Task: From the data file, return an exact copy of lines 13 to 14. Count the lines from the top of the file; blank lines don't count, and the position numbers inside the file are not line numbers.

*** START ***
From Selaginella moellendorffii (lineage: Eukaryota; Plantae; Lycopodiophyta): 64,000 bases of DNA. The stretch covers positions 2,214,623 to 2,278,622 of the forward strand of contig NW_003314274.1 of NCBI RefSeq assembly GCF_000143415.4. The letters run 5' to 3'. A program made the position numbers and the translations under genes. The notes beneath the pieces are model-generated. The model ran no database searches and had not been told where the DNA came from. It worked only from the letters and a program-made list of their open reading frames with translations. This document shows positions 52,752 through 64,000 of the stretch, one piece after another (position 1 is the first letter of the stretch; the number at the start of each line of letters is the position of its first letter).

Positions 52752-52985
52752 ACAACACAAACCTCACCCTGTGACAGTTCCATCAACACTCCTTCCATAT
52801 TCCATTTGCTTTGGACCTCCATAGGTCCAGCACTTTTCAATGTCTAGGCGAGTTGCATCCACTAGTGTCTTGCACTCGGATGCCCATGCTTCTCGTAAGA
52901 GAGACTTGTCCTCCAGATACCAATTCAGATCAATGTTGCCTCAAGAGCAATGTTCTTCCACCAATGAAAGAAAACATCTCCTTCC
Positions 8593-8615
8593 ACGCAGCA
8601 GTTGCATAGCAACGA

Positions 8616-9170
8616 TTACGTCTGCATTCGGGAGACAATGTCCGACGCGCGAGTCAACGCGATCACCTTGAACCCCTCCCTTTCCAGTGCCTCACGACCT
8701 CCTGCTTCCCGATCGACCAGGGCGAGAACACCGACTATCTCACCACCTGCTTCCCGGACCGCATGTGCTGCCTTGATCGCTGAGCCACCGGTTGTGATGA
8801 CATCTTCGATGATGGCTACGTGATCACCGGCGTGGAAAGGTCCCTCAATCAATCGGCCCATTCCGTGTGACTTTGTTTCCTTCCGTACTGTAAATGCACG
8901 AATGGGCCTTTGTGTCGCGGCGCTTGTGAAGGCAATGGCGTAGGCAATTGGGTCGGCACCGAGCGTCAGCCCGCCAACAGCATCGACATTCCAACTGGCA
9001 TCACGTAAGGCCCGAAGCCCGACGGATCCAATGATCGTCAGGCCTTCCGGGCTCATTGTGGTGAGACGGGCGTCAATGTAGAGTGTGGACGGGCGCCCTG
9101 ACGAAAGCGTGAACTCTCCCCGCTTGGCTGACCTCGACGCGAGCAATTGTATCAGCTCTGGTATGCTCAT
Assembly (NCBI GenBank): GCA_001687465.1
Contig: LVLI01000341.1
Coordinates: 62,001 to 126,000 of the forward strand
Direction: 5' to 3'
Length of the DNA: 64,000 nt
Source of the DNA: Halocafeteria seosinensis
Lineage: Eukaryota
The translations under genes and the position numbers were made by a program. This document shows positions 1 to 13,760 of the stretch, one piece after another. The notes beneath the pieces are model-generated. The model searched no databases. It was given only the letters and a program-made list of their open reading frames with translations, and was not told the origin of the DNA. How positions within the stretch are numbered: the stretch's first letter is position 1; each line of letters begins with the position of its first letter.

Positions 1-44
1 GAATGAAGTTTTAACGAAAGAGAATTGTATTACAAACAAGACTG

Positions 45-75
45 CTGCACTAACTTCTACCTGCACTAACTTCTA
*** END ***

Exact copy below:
8901 AATGGGCCTTTGTGTCGCGGCGCTTGTGAAGGCAATGGCGTAGGCAATTGGGTCGGCACCGAGCGTCAGCCCGCCAACAGCATCGACATTCCAACTGGCA
9001 TCACGTAAGGCCCGAAGCCCGACGGATCCAATGATCGTCAGGCCTTCCGGGCTCATTGTGGTGAGACGGGCGTCAATGTAGAGTGTGGACGGGCGCCCTG